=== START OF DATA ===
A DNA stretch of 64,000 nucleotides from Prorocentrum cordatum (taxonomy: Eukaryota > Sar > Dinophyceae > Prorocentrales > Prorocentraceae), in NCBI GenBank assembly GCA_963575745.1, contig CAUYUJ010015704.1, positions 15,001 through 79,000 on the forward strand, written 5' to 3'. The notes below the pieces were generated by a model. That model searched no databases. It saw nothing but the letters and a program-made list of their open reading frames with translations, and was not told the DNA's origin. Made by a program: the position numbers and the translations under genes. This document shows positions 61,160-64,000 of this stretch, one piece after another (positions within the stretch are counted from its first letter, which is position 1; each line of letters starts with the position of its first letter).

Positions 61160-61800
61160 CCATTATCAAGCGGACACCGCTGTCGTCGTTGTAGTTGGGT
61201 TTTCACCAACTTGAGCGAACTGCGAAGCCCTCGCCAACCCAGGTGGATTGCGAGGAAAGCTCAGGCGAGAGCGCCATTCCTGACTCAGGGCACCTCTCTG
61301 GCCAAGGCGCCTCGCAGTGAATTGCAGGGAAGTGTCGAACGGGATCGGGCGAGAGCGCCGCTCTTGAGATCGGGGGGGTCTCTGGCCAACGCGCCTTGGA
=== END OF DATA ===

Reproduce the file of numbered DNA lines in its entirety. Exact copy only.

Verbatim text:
A DNA stretch of 64,000 nucleotides from Prorocentrum cordatum (taxonomy: Eukaryota > Sar > Dinophyceae > Prorocentrales > Prorocentraceae), in NCBI GenBank assembly GCA_963575745.1, contig CAUYUJ010015704.1, positions 15,001 through 79,000 on the forward strand, written 5' to 3'. The notes below the pieces were generated by a model. That model searched no databases. It saw nothing but the letters and a program-made list of their open reading frames with translations, and was not told the DNA's origin. Made by a program: the position numbers and the translations under genes. This document shows positions 61,160-64,000 of this stretch, one piece after another (positions within the stretch are counted from its first letter, which is position 1; each line of letters starts with the position of its first letter).

Positions 61160-61800
61160 CCATTATCAAGCGGACACCGCTGTCGTCGTTGTAGTTGGGT
61201 TTTCACCAACTTGAGCGAACTGCGAAGCCCTCGCCAACCCAGGTGGATTGCGAGGAAAGCTCAGGCGAGAGCGCCATTCCTGACTCAGGGCACCTCTCTG
61301 GCCAAGGCGCCTCGCAGTGAATTGCAGGGAAGTGTCGAACGGGATCGGGCGAGAGCGCCGCTCTTGAGATCGGGGGGGTCTCTGGCCAACGCGCCTTGGA